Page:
A headline in the Wall Street Journal today promised that a senior executive at Amazon had finally spoken openly about the ongoing dispute between the online retail giant and Hachette Book Group, one of the mainstays of publishing and a member of the Big Five. And the remarks attributed did come from VP Russ Grandinetti, but that’s really where the amazement of the announcement stopped.
Grandinetti maintained the position that Amazon has held all along, that it is simply fighting for the best prices to give its customers. But instead of taking that at face value–despite the fact that Amazon has built itself into one of the most customer-centric entities in the retail space–those who hate the empire that it has become are determined that there is an ulterior motive, that the retailer is just throwing its weight around and outlining terms that will be adhered to at all costs.
Odd…the Publix grocery store in my town refuses to sell my favorite brand of vegan cheese, and no one’s picketing out front.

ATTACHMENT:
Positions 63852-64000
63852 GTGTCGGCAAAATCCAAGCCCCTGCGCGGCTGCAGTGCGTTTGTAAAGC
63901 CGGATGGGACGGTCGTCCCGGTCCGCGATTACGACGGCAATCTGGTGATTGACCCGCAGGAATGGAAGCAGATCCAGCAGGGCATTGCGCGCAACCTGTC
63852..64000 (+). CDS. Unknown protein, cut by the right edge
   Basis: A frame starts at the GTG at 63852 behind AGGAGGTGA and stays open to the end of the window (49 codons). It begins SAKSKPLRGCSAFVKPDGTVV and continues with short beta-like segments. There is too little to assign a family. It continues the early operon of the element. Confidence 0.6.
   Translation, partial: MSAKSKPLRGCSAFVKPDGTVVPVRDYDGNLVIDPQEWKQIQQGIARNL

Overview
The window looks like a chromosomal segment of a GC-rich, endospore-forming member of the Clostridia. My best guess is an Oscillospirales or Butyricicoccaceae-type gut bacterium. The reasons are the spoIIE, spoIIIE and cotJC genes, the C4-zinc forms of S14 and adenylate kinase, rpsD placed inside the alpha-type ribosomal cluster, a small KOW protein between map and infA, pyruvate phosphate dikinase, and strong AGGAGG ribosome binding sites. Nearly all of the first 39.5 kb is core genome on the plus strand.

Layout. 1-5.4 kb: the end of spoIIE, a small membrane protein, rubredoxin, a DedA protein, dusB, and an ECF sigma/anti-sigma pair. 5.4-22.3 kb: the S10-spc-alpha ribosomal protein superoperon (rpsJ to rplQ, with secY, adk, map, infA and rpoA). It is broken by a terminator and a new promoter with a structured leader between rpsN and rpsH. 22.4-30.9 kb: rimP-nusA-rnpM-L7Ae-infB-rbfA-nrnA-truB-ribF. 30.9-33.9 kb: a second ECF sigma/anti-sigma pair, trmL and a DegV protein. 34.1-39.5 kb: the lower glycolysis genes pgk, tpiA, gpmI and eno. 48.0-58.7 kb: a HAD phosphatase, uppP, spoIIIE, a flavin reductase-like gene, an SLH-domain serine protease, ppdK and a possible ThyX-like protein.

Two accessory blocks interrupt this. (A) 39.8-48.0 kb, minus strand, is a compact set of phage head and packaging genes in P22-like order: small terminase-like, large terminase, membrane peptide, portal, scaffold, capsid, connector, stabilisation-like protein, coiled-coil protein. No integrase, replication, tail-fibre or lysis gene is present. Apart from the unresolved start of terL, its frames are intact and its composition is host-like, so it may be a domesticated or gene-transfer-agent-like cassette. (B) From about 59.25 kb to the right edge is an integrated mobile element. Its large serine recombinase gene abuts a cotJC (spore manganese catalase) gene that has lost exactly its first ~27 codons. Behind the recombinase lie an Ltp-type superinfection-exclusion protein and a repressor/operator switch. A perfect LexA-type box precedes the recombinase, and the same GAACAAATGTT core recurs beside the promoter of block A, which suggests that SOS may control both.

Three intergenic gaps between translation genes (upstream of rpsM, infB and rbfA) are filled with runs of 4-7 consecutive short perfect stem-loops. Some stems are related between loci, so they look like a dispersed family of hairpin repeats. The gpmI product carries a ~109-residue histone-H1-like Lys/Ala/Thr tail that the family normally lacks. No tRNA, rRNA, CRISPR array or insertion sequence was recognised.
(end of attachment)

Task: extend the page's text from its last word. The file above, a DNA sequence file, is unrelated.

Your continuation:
As the country wrestles with the aftermath of the Supreme Court decision this week that gave another company the power to do pretty much as it pleases with regard to how it conducts business and employee relations, it’s easy to lose sight of the fact that Amazon is not required to conduct business with any single entity. In fact, Amazon has been criticized in the past for refusing to sell certain books and for removing content that it deemed inappropriate from its retail shelves, but is now being criticized for not stocking titles from a supplier with whom it currently has no valid terms.
However the terms and the battle end, it is nice to know that both companies feel so strongly about their positions–one that customers deserve the best possible price and the other that authors are true artists who need to be compensated as much as possible–that they are willing to continue the fight in order to achieve their goals.